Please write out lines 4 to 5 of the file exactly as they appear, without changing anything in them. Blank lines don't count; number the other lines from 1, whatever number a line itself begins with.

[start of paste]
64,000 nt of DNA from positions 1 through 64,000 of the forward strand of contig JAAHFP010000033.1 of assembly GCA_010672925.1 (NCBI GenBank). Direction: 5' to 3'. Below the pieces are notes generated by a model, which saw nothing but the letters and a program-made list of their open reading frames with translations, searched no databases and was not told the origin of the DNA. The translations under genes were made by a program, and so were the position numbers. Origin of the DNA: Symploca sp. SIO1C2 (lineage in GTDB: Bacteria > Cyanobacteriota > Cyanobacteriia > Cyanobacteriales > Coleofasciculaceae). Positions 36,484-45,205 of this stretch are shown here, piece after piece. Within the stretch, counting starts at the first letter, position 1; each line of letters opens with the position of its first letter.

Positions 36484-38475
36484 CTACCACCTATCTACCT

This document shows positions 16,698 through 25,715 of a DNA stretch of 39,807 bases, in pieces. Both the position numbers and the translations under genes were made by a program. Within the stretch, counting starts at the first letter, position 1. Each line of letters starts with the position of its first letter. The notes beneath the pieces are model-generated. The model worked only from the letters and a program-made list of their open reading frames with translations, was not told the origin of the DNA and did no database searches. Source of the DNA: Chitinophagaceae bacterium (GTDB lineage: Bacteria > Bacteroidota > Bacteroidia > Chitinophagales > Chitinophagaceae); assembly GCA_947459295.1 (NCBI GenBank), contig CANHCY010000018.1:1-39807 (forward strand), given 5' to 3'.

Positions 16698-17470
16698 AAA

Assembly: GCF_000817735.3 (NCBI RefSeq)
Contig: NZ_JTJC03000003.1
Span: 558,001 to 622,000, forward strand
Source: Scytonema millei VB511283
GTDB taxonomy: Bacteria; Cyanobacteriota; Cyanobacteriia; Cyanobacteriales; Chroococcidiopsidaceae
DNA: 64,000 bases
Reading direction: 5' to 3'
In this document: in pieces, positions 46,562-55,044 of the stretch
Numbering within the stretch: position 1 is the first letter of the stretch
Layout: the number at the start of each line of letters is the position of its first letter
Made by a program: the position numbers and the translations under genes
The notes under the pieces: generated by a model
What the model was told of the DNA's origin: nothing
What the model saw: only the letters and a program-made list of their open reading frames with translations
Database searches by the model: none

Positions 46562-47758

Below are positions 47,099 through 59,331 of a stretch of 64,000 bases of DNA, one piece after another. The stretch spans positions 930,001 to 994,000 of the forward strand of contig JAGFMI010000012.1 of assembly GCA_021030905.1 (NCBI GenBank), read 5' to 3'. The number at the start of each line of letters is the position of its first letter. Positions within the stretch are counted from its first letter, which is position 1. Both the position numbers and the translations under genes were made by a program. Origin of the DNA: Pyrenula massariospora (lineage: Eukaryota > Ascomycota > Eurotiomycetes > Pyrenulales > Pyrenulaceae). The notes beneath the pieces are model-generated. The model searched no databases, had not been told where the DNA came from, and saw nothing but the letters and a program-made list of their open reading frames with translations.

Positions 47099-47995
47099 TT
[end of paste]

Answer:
This document shows positions 16,698 through 25,715 of a DNA stretch of 39,807 bases, in pieces. Both the position numbers and the translations under genes were made by a program. Within the stretch, counting starts at the first letter, position 1. Each line of letters starts with the position of its first letter. The notes beneath the pieces are model-generated. The model worked only from the letters and a program-made list of their open reading frames with translations, was not told the origin of the DNA and did no database searches. Source of the DNA: Chitinophagaceae bacterium (GTDB lineage: Bacteria > Bacteroidota > Bacteroidia > Chitinophagales > Chitinophagaceae); assembly GCA_947459295.1 (NCBI GenBank), contig CANHCY010000018.1:1-39807 (forward strand), given 5' to 3'.

Positions 16698-17470